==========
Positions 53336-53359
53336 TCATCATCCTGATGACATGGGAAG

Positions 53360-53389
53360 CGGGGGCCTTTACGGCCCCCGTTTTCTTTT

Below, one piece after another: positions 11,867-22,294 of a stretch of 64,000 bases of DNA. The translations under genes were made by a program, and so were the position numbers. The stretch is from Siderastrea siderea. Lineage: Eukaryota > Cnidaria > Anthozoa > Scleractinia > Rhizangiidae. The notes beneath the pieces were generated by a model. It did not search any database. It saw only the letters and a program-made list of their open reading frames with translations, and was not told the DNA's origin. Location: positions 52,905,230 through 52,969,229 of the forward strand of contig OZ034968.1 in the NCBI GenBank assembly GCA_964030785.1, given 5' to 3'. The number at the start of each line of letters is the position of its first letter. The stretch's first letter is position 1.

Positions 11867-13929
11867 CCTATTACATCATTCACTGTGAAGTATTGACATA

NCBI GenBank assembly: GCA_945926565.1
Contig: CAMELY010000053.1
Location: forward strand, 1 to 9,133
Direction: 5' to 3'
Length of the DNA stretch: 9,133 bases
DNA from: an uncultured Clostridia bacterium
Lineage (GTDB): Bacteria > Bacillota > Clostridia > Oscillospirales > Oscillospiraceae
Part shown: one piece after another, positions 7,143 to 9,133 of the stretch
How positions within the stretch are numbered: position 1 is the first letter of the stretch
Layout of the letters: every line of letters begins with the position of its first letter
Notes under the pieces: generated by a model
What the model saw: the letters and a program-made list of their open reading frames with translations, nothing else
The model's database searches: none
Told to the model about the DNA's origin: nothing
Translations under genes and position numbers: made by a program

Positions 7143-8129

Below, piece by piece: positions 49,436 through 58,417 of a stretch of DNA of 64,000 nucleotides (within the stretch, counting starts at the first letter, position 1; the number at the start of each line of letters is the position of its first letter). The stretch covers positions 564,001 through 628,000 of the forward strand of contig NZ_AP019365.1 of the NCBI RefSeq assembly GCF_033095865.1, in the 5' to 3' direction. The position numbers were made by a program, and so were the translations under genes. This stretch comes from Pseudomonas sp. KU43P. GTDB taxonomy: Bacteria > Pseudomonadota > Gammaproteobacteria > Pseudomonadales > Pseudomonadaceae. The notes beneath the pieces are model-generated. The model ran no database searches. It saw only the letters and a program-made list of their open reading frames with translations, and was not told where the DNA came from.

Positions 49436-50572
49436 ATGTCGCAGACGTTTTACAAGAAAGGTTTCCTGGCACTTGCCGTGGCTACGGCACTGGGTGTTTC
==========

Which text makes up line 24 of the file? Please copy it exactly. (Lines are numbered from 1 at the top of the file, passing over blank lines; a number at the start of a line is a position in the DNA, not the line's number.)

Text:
Below, piece by piece: positions 49,436 through 58,417 of a stretch of DNA of 64,000 nucleotides (within the stretch, counting starts at the first letter, position 1; the number at the start of each line of letters is the position of its first letter). The stretch covers positions 564,001 through 628,000 of the forward strand of contig NZ_AP019365.1 of the NCBI RefSeq assembly GCF_033095865.1, in the 5' to 3' direction. The position numbers were made by a program, and so were the translations under genes. This stretch comes from Pseudomonas sp. KU43P. GTDB taxonomy: Bacteria > Pseudomonadota > Gammaproteobacteria > Pseudomonadales > Pseudomonadaceae. The notes beneath the pieces are model-generated. The model ran no database searches. It saw only the letters and a program-made list of their open reading frames with translations, and was not told where the DNA came from.